The reason we headed up to Ha Giang in the first place was to do some voluntary teaching through a website called workaway.info. The premise is that you donate 4-5 hours of your time each day and in return you get food and accommodation so no money needs to change hands. We’ve tried to arrange them a few times on our trip so far without too much success so were pretty excited to get involved with a project for a couple of weeks.
Ha Giang is one of the poorest provinces in Vietnam but also one of the most beautiful and unspoilt by tourism so we were hoping to be able to help some of the disadvantaged people there and learn more about their way of life.
The centre where we stayed is centrally located in Ha Giang city. It’s a pretty small city, more like a town really, and it’s very different to Hanoi – in a good way! Everyone is so excited to see you, they’ll wave, say hello and children will run down the street after you. We got a good vibe! We met Tân when we arrived, the lovely Vietnamese intern who runs the centre almost single-handedly. He cooked us amazing food everyday and did his best to answer our many questions.
The organisation is described online as non-government and non-profit, but unfortunately it’s really not. Everything at the centre where we were based was classes provided for paying students, allowing only the wealthier members of society to consider it. It’s a business.
We did get go out to local schools as well, although I’m not 100% sure we were supposed to! That was a great experience, just to witness the children in their natural environments.
Things were generally very vague, we were never too sure what we were teaching, what we were allowed to do, what we should do and if/when things were going to happen. It could get a bit fraught, especially as you live in the same building as the teaching, it’s very easy for it to become all-consuming! There were a couple of occasions that were very stressful where we had lots of pressure put on us to ‘win’ new business from schools!
However, if you took the politics out of the picture, the interaction with students young and old was amazing. It was so refreshing to be around people who were generally so enthusiastic and curious.
My favourite class was in someone’s house in the city. A group of parents had decided to club together and pay for extra English lessons for their daughters in one lady’s house; she’d turned one room into a classroom! This did mean that these girls didn’t get a single day off in the week as they have these English classes on a Saturday and Sunday but they’re so eager to learn, they don’t seem to mind!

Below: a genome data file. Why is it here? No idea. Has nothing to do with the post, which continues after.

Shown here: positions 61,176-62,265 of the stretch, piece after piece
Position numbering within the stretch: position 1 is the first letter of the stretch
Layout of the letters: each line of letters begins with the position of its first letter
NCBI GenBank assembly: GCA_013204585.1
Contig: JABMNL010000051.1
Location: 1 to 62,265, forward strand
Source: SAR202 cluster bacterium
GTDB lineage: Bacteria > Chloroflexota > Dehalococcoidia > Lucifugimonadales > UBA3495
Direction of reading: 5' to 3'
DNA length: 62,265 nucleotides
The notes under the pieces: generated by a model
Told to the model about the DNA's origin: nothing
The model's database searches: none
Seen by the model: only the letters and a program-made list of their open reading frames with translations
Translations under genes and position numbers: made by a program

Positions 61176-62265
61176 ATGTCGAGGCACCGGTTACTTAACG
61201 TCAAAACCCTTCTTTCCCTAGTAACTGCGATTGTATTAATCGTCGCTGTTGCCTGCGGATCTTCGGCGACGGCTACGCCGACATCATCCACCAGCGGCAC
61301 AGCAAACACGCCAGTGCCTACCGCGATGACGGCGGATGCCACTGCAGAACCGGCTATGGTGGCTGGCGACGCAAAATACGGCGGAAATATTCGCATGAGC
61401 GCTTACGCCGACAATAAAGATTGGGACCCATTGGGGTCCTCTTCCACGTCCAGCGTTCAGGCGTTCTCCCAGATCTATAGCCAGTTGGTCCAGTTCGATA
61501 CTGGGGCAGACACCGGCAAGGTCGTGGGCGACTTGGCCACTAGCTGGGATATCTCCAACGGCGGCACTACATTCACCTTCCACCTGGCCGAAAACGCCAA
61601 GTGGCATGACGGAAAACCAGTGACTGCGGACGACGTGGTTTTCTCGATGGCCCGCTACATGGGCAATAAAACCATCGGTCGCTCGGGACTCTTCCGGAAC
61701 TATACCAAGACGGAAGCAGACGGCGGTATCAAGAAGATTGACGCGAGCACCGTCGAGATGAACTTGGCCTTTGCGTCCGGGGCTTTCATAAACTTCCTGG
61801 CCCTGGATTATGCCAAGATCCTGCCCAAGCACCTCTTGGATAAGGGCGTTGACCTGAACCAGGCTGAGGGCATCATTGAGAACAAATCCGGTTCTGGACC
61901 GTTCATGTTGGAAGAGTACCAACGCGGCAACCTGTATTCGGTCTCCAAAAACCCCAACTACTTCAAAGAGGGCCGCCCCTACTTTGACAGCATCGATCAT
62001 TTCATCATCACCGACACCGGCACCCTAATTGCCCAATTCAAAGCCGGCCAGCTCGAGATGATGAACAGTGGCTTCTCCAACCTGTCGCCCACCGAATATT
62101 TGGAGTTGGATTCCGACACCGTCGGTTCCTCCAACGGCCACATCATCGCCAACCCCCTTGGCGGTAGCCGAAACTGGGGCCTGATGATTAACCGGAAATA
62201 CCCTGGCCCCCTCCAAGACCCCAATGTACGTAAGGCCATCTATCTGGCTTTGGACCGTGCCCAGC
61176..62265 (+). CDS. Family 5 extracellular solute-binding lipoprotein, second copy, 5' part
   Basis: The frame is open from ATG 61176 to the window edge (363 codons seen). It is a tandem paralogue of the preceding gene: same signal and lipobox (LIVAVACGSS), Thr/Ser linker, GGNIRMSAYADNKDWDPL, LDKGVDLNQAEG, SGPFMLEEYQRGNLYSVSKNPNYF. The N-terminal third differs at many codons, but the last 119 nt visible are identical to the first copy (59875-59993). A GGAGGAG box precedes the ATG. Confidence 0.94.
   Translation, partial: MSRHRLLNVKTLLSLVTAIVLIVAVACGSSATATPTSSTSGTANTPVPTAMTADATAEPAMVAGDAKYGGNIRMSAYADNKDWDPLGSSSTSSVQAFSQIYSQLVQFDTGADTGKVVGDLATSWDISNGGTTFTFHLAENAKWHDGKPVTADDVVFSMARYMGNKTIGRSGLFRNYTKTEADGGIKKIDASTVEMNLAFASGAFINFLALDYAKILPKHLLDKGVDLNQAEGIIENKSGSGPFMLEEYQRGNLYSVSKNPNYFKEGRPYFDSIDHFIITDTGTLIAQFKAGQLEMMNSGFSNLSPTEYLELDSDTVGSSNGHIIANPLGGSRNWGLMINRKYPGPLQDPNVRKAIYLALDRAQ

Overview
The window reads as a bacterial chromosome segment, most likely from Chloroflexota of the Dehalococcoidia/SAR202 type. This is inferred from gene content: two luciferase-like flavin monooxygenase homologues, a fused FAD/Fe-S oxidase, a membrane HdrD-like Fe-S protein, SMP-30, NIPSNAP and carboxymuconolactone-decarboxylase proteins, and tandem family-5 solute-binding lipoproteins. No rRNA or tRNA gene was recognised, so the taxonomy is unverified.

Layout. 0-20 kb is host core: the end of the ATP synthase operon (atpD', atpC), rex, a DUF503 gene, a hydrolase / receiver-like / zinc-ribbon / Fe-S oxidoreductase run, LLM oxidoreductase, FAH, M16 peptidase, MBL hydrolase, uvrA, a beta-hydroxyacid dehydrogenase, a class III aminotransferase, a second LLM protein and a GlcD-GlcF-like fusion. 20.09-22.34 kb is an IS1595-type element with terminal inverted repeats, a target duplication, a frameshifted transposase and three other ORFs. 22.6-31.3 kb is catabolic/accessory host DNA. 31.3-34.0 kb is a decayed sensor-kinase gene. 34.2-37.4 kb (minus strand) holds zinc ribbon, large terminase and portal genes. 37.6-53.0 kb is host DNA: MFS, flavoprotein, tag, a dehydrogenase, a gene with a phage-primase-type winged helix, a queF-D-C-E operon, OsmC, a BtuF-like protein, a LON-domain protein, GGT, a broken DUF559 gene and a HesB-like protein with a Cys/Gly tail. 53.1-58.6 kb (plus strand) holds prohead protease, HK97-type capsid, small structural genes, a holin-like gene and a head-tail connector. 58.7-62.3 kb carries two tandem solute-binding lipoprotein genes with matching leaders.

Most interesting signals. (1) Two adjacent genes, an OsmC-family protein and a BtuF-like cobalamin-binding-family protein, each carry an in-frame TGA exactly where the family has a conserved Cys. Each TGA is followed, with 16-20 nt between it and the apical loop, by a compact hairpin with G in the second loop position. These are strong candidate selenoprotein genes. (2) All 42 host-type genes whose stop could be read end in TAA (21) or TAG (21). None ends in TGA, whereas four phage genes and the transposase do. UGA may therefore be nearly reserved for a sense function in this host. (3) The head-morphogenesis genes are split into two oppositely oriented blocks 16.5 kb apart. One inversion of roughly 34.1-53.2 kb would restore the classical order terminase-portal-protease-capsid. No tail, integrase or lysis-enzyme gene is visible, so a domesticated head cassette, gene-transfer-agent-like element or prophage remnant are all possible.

The adult class were very friendly and wanted to show us round their home. They took us on a hike up the Forbidden Mountain in the centre of the city.
On our first day off we were taken to Thon Tha village, and cooked lunch with Tân in Mr Quyen’s kitchen. It was great to go there, and we’ve obviously spent a lot of time there since! We have the centre to thank for this introduction!
On another day we cycled to the Chinese border, 20km down the road from Ha Giang, passing by the village. It was super hot and muggy but it was a really exhilarating thing to do, especially as we met lots of local people along the way. Everyone thought we were a bit mad but it was a great way to escape the pressures of the centre.
During the second week we were joined by Jonathan, from Sweden, and Maren, from Norway. It was so great to talk to other volunteers and escape from the bubble of the centre.
In their first couple of days it was the Mid-Autumn festival, something that we had seen lots of preparation for the week before. It is one of two festivals in the year that celebrates children. Around the whole city you could see star lanterns being made out of bamboo and paper… very simple but very effective en mass. We were invited to the village school to see their performance, which was pretty special just to witness.
We were definitely used as marketing material for the school; there were SO many photos taken of us!
But we got to watch the show, dole out candy to the children afterwards and watch them scoff it. Then, very suddenly, it was all over and everything was packed away in record time.
We sat with the teachers in the staff room, drank beer and ate dried octopus. You can’t write that stuff!
The festival show in the city was the next night, so we went to that too. This involved huge flotillas, created by communities, parading round the town and being judged and then a pretty elaborate dancing performance under the watchful statue of Uncle Ho. Again it was a bit of a photo fest, Jonathan in particular is so tall that people flocked to marvel at him.
It was all good fun though and great to be a part of it.
Needless to say, we just stayed for our two weeks at the centre and didn’t extend it like we hoped we might. It was a big shame as there’s so much potential to help the amazing people in this area. It was definitely our gateway to meeting some of them and having a fantastic base for the next month.
Ha Giang is a beautiful city, surrounded by incredible scenery and crazy mountains. If you’re ever here, we definitely recommend that you stay in Thon Tha village rather than the city. It’s only 6km away…